Laws Regarding Women in Society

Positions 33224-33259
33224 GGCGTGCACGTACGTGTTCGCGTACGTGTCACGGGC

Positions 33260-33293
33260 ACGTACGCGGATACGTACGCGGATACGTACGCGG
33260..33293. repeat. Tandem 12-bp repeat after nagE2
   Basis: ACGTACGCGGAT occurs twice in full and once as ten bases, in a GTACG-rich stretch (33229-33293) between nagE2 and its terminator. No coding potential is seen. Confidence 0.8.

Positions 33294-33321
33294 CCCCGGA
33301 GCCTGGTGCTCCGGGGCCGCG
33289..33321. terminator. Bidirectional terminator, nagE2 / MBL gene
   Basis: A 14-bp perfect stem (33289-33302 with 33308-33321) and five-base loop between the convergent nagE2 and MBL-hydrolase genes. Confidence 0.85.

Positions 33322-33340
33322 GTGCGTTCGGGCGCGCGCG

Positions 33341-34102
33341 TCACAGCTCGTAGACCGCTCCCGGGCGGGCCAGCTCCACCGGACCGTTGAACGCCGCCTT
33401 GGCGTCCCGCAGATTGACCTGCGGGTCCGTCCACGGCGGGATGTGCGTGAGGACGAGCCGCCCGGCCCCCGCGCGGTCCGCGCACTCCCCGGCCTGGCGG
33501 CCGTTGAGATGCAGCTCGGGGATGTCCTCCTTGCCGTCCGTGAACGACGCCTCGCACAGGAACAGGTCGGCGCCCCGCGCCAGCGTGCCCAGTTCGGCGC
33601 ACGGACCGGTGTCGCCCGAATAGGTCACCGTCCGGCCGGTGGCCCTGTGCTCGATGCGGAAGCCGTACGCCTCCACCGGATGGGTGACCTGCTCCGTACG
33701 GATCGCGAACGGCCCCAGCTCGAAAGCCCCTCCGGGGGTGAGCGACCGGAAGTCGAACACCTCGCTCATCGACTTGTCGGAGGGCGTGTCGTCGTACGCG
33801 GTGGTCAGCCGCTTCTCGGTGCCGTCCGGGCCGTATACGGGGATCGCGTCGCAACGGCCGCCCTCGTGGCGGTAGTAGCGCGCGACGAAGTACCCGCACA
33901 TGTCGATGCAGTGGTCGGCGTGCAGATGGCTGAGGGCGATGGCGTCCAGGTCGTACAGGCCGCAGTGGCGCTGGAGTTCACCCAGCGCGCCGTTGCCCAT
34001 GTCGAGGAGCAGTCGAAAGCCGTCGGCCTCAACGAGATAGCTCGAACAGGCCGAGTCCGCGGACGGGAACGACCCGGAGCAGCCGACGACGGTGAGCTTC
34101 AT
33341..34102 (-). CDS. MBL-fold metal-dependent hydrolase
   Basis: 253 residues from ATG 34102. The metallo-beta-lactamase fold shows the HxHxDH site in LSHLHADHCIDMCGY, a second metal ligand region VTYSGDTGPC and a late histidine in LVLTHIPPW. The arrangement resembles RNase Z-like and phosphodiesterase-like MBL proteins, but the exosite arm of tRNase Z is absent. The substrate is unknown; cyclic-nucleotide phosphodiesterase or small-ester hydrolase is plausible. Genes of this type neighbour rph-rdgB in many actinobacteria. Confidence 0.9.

Over the next couple centuries, the Catholic Church, built within a patriarchal framework, continuing building off the theology in the Hebrew text, began to establish laws. These laws put in place by the Catholic Church, redefined the idea of marriage, sexuality, parental rights, and eternal salvation. Women became restricted in their freedom within marriage as well as their freedom to roam or travel. The Penitential was created, which defined sins and their punishments (Condren, 1989). Included in the Penitential were restrictions about acceptable forms of sex and contraceptives aimed at women and homosexuality; most of which are still in effect today. Expanding the limitations of women’s sexual freedom, women whom became pregnant outside of marriage, were shunned in the church and the community; but not so for the fathers (Condren, 1989). Thus, the concept and idea of illegitimate children was born; replacing the once all embracing attitude toward children in the Celtic tribes. Following the now natural order of religious consciousness, laws were established to make the father’s last name as the lines lineage; since the only way to achieve salvation was through the male God and His Son.